Book Review: The Hunger Games by Suzanne Collins

Tuesday, April 12, 2011

It's amazing that I chose this book to read right after my post about how hard it was to just enjoy reading a book because I've learned to read like a writer. This book had it all and enabled the very thing I was bemoaning a short time ago. The world is fully developed, the characters are unique and sympathetic, and the stakes couldn't be higher.

The main character, Katniss, has taken on the role of provider and caretaker for her family after her father is killed in the mines. Her mother, unable to adapt to the death of her husband, takes to her bed. Her sister, Pim, is too young to care for herself. So Katniss takes the bow and arrows that her father has taught her to use on illicit hunting trips to provide fresh meat to eat and to trade for the necessities of life. It's a brutal existence, but it's the only one she knows.

But there's more. Each year, two tributes from each of the twelve districts of Panem are chosen to participate in the the Hunger Games. These are adolescents and the "games" are a fight to the death. Only one will survive.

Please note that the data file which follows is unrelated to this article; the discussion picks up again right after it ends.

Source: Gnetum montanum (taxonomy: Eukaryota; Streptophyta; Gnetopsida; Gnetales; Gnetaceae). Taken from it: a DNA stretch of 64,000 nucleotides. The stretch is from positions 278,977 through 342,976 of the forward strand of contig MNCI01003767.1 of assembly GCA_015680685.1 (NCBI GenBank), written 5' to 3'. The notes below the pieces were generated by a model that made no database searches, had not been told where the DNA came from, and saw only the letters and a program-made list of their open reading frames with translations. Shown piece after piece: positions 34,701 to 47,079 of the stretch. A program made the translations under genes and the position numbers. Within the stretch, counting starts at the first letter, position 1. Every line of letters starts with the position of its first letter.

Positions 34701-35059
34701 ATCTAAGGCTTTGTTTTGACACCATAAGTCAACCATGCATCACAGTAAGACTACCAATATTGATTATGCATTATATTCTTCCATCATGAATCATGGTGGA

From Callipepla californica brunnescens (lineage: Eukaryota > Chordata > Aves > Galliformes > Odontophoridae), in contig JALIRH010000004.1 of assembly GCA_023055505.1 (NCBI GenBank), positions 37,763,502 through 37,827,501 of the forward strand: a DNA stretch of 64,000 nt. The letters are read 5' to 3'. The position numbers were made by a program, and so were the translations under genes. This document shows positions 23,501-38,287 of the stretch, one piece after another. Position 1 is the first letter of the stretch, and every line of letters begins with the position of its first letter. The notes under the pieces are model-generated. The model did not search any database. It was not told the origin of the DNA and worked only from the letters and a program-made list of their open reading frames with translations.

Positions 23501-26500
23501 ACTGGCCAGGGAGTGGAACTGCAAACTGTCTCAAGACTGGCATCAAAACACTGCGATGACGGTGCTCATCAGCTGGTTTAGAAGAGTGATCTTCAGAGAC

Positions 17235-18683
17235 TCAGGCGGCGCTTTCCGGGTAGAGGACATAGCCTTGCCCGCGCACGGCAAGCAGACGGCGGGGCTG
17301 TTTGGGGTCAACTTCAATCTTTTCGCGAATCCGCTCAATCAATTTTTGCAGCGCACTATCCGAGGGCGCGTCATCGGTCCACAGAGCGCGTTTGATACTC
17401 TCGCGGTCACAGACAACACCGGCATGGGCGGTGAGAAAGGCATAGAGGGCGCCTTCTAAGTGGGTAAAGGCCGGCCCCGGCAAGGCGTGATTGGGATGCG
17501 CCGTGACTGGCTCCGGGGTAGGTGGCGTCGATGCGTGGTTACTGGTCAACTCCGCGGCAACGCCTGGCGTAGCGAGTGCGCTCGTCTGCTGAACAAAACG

For some reason, I kept thinking of Robert A. Heinlein's "Tunnel in the Sky" as I read this book. There are similarities in both premises. Teenagers are plunked into a strange world with minimal resources and the object is survival. The hero and heroine are forced to use their brains and their skills to cope with the dangers in unexpected ways. And, while you know that the protagonist will survive and conquer, there is always some doubt, some new danger thrown in his or her path.

This storyline of a child forced to be a grown up because the adults won't accept the responsibility resonates with me. I won't go into details (this is supposed to be a book review after all), but it reflects the family in which I grew up. I must not be alone since there are so many YA books with this theme. You can include Harry Potter in this classification. Since so many adults read these books, it must be true not only of teenagers, but adults, that they want to be the heroes of their lives, take control and defeat the world.

Maybe that explains the popularity of thrillers as well. The world is in danger and only one man or, less often, woman can save it. We all like to imagine that we are that one person. And, because of books like "The Hunger Games", we can.

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